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Volume 22 No. 35
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National pride, legacy lead to $3B sponsorship bonanza

Along with the IOC’s global sponsors, 64 companies have acquired Japan-only rights for the next Summer Games, giving Tokyo 2020 a windfall.
Photo: getty images

When it comes to selling the Olympics, Tokyo 2020 defies historical comparison.

The world took notice when Beijing 2008 and London 2012 became the first two Olympic host committees to clear $1 billion in domestic sponsorship sales. But Tokyo has tripled that with $3.1 billion in confirmed revenue with a year left to sell.

Sixty-four companies have acquired Japan-only rights to the Games across an extraordinary and inventive range of categories, including narrow carve-outs like the “building components and bathroom and kitchen fixtures” space and “sauces (including soy), vinegar, mirin and cooking sake.”

In one arrangement inconceivable to most western brands and sports marketers, Mizuho Financial Group and Sumitomo Mitsui Financial Group are sharing the banking category at the top domestic tier. They sit alongside Nomura, which has the securities category.

These are $100 million-plus deals, done by executives fully cognizant of Visa’s ability to step into retail banking, too, through pass-through rights included at the global tier. Including the International Olympic Committee’s global partners, 77 companies can use the 2020 Tokyo Olympic marks.

Outside of Japan, amazement at the $3 billion mark is shared in tandem with questions: What about clutter? How are they going to service all those companies? How can you possibly be sure of a return?

But those are the wrong questions. At least for 2020, Japanese sponsorship is driven as much by obligation, pride, the fear of missing out and fond memories as it is tangible business metrics.

“Basically, the people who were young and witnessed the [1964 Tokyo] Games are the ones who are CEOs of Japanese companies now,” said Masahiko Sakamaki, Tokyo 2020 executive director of marketing, speaking with TOP Partner Services Director Kei Torii as a translator. “We do believe people know the impact of the Games and the legacy it can leave afterwards. And those people now having important roles in their companies wish to do the same for the next generation.”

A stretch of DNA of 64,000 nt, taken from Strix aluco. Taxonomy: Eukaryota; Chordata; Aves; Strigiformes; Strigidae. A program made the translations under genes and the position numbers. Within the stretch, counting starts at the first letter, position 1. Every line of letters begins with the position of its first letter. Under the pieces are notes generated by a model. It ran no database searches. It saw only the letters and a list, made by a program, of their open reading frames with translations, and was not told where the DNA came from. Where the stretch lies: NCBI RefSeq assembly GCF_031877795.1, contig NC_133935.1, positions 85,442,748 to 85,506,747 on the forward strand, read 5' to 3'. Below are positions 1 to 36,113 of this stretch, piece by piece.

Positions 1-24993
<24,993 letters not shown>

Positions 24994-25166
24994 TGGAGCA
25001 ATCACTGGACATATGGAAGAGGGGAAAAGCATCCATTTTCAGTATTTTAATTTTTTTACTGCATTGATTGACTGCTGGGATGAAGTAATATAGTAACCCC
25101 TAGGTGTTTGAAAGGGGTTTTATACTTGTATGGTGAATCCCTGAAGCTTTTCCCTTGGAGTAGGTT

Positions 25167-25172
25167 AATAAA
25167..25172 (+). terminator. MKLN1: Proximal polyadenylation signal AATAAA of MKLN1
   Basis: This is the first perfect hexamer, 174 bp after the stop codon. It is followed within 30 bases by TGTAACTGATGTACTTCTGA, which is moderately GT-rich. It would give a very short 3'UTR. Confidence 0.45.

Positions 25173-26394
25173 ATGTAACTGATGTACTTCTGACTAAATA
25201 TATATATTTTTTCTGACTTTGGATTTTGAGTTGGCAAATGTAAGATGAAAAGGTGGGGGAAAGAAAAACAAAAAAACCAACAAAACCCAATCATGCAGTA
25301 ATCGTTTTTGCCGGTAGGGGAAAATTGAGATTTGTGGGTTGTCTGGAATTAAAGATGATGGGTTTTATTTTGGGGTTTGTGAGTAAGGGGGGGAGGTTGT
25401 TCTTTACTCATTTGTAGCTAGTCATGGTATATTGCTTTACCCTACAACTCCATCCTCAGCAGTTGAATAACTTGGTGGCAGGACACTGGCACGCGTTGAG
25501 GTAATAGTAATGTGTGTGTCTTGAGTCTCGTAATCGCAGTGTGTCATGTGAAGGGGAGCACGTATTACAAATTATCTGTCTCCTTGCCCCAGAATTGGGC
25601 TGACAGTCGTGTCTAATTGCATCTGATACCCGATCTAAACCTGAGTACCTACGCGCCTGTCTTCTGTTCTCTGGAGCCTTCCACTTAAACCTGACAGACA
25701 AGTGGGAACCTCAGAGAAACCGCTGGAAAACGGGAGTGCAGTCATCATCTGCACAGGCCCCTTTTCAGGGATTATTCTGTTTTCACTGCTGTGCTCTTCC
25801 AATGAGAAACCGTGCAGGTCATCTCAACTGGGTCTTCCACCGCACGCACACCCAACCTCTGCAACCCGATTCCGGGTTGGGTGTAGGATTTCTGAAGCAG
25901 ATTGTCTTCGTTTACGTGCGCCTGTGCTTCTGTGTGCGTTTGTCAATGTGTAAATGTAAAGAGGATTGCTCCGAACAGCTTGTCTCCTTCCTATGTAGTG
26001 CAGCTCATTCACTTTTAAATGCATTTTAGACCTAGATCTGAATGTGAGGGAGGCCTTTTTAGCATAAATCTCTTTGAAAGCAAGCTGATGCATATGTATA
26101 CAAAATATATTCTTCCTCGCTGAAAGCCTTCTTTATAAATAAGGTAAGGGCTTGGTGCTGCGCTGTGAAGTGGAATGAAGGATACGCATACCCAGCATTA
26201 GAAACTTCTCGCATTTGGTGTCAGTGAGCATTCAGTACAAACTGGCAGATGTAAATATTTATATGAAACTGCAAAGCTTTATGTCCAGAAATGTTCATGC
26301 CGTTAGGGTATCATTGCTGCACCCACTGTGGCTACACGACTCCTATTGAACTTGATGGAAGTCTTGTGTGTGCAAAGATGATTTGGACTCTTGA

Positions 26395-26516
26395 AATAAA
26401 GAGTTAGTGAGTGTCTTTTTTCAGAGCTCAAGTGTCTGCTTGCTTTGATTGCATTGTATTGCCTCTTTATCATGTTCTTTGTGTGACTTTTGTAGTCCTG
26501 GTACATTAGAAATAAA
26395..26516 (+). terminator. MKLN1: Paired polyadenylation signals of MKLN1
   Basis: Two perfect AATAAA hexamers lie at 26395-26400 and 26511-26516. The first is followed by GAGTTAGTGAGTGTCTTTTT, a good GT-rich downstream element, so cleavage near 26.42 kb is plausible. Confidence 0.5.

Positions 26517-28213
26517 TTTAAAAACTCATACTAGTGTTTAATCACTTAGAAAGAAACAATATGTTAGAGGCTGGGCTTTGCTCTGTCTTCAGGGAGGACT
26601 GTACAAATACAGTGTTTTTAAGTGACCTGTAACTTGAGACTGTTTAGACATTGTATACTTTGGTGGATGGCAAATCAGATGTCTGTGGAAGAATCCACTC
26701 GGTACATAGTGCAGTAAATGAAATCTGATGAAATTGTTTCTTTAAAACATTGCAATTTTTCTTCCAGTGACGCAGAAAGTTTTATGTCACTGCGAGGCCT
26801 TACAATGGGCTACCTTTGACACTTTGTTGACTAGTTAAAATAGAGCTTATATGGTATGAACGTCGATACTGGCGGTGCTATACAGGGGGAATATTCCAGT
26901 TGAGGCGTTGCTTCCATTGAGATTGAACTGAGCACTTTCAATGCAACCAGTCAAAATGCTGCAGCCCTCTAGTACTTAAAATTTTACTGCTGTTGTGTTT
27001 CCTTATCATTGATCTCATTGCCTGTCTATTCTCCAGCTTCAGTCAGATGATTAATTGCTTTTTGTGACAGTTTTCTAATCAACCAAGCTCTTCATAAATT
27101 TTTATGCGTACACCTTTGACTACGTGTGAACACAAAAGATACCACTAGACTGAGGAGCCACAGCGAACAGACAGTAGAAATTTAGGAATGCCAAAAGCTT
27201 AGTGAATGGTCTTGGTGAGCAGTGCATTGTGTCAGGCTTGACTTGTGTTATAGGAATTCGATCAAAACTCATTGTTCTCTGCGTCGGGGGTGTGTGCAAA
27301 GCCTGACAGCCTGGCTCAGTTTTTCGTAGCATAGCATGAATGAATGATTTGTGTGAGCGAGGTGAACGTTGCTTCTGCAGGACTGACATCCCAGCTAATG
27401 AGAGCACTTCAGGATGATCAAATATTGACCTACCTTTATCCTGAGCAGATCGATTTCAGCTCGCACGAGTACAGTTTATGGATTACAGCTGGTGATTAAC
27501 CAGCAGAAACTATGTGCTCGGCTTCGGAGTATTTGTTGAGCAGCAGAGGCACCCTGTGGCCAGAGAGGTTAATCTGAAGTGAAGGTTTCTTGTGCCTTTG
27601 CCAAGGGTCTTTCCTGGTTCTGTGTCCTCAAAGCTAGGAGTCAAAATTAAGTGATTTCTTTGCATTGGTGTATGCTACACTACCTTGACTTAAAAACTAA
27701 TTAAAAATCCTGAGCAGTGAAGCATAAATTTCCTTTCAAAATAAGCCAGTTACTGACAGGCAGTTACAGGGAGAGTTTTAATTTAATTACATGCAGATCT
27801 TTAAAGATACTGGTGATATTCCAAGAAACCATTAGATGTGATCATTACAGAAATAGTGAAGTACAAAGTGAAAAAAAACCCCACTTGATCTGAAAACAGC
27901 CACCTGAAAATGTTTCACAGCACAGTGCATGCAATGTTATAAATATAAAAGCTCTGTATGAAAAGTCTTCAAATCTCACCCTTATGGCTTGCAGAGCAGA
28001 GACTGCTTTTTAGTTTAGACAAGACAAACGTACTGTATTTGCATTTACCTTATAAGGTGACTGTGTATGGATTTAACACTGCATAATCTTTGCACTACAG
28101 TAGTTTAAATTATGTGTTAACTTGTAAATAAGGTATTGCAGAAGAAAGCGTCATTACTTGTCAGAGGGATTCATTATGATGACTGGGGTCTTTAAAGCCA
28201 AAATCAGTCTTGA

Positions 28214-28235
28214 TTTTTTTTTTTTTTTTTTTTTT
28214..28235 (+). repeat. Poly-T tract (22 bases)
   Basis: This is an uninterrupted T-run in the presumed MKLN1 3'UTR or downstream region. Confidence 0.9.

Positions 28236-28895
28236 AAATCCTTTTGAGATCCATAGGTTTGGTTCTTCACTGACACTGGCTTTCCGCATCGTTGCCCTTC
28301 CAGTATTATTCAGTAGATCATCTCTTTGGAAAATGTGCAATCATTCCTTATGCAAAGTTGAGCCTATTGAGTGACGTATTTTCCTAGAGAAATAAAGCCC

Another factor in the bonanza is Dentsu, which has the unusual (by Western standards) dual role of being both a sales agency for Tokyo 2020 and a dominant media buying and consulting agency for brands. The sheer number of partners, combined with the agency sharing, makes many foreign advisers concerned about information protection. Sakamaki says Dentsu is accustomed to handling conflicting clients and can be trusted.

“They are basically built to handle high confidentiality information, so we do believe their corporate structure,” Sakamaki said. “The corporate culture within Dentsu is to handle information with care. We trust that no information leak would happen from there.”

Japanese companies understand the virtues of exclusivity, Sakamaki said, and the organizing committee also understands that, generally, one exclusive deal can generate more value than a split category. But, he said, the fear of missing out changed that.

With high enthusiasm and approval of the Games in Japan, some executives believed they risked too much to enter an all-or-nothing bidding war for sponsorship rights.

“You have some cases where you have companies that do not wish to risk not being chosen, and in that case, just like [Japan Airways] and [All Nippon Airways], there is discussion that they would like to be both part of it, and they would accept sharing the category,” Sakamaki said. The IOC had to approve any deals to share categories.

The 2011 Great East Japan Earthquake is a big driver of this collective approach, said Ken Maki, head of business development at Octagon’s Tokyo office. When the Games were awarded to Tokyo in 2013, recovery was still underway, and the Olympics became a symbol of rebirth and a return to normalcy.

Every company wanted to be part of that, Maki said.

“In a sense, we should start doing the business and differentiate each other, but the starting point was different: We want to make the event special,” Maki said. “That’s why as Japanese we don’t care so much if there’s two in a category. We just want to make the event special.”